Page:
As I have mentioned before, in the past, discipline (lack of) has been the biggest enemy to my success as a writer. I say has been, it still is of course in the same way that alcohol is to an alcoholic who no longer drinks. March and May have both been months that have seen me struggle to meet my deadlines and I have really had to dig deep to find the willpower to continue.
So how do we find our motivation?
For the first day of her half-term holidays I took my daughter for a walk over the heath. On the way we stopped off at a stationary shop to buy her a pen and a notebook she wanted for her nature diary.
[First some background]
She takes after her mum and loves her maths, when it comes to English she really doesn’t enjoy the sheer sweat of actually writing. Lets be honest how many writers out there do? And that’s half the battle, we love the finished result, but getting there can be such a drag.
To get her interested in the past I have helped her make little hard-bound books with coloured covers. She made her first book (about autumn) when she was five, which had leaf prints and pictures etc. Her most recent is her most text heavy and she enjoyed working on it because of the prospect of a finished article that she could hold in her hand and be proud of. Otherwise it can be a real bind getting her to even put a few words down.
[So on the heath]
She/we (maybe me(in that encouraging way)) had an idea for her to keep a nature diary. She loves all things nature and I hoped it would help motivate her to write on her own. We bought the book and headed off for our walk and still in the back of y head I thought ‘is this going to work is she actually going to want to stop and sit and write something while we are out?’
Well that all depends on the day. We sat to watch Skylarks rising higher and higher on their song until they seemed to almost switch themselves off and swoop back to earth before starting the process again. They fell silent when the Kestrels moved in hovering so close they filled the binoculars and we could see every feather rustle in the breeze. She was loving it and writing it all down. The action just didn’t stop though, suddenly swooping out of the Beech woods came the Red Kite we had heard about but never seen. This was quite a moment, over twice the size of the Kestrels the hawk rode the currents over our heads. We were breathless and then, before we could catch that breath back, a murder of Crows flocked at the Red Kite, cawing angrily and mobbing it, until they forced it away from their nests. All the while she is scribbling away events happening faster than she can record them.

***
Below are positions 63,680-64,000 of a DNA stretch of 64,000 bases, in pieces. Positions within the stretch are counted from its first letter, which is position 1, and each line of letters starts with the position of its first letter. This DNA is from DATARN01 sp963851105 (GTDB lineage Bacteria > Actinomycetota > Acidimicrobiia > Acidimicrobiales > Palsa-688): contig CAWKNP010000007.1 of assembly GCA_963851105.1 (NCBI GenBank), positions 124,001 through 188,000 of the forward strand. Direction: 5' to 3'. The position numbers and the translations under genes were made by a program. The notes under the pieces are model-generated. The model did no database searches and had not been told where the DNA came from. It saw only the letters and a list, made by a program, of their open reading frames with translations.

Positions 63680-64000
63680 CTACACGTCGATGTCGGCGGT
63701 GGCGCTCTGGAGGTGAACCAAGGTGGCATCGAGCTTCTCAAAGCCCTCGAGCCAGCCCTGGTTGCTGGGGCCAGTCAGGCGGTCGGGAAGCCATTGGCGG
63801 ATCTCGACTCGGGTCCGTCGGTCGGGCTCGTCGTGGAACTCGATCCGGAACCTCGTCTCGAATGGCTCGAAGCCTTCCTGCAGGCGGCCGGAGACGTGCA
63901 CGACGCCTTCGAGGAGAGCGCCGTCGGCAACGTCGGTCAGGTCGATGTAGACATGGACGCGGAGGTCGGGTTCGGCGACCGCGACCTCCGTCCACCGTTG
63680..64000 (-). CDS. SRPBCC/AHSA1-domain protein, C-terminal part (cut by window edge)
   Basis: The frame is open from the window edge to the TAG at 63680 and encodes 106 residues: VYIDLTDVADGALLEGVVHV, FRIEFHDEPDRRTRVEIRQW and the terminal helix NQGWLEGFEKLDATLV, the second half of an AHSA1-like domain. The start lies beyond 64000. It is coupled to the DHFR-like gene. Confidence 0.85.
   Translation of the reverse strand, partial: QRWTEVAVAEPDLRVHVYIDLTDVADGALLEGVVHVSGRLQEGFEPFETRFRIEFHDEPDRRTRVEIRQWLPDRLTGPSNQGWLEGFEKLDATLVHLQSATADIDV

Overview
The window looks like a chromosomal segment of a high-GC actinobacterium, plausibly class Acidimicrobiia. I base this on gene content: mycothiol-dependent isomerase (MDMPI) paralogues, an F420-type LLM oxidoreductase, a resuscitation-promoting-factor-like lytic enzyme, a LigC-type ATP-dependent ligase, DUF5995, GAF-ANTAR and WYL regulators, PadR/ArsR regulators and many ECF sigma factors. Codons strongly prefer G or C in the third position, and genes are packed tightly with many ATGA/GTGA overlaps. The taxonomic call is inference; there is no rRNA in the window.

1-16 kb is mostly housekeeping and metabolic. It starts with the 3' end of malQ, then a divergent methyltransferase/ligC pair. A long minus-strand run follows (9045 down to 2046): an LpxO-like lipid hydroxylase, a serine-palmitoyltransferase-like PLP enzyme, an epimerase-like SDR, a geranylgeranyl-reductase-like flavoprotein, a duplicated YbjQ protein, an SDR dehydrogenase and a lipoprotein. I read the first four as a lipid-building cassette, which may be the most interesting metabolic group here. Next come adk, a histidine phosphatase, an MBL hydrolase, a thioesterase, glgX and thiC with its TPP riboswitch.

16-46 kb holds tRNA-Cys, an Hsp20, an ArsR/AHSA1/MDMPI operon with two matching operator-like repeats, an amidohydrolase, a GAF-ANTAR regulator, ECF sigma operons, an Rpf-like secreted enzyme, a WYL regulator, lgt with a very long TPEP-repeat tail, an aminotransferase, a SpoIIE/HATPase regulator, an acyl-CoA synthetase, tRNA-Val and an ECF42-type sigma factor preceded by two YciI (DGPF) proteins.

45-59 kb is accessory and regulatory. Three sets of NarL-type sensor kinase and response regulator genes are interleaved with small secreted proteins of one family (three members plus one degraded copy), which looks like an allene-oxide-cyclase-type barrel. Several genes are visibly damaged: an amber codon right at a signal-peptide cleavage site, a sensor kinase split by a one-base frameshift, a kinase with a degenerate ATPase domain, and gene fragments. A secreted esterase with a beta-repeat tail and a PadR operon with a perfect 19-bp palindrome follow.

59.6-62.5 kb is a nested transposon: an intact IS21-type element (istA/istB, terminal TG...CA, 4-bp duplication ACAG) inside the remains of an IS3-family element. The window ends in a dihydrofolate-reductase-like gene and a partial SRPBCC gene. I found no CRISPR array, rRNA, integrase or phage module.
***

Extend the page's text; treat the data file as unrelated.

Motivation: it all depends on what you are writing and whether you are really interested in it. I think one of the most important for any writer to keep in mind is that they should always ALWAYS be passionate about what they write. Do not, ever, never (fans of Charlie and Lola?) try and write for the markets (or even worse what you think is the market right now). If you are writing what you think will sell, but not what you really want to write about it will be a massive up-hill struggle. I’m sorry to say it, but it will also probably be crap.
I have spent a great deal of time recently going through notes for story ideas I’ve collected over time, trying to find the ones that really motivate me, not ones that I wrote down because I thought the publisher of that vampire novel or this young adult book might like it.
March and May saw me writing short stories that I felt compelled to write, trying to fit the brief of a market I was targeting rather than writing my stories and then researching where the best place to send them might be. Consequently my motivation was suffering.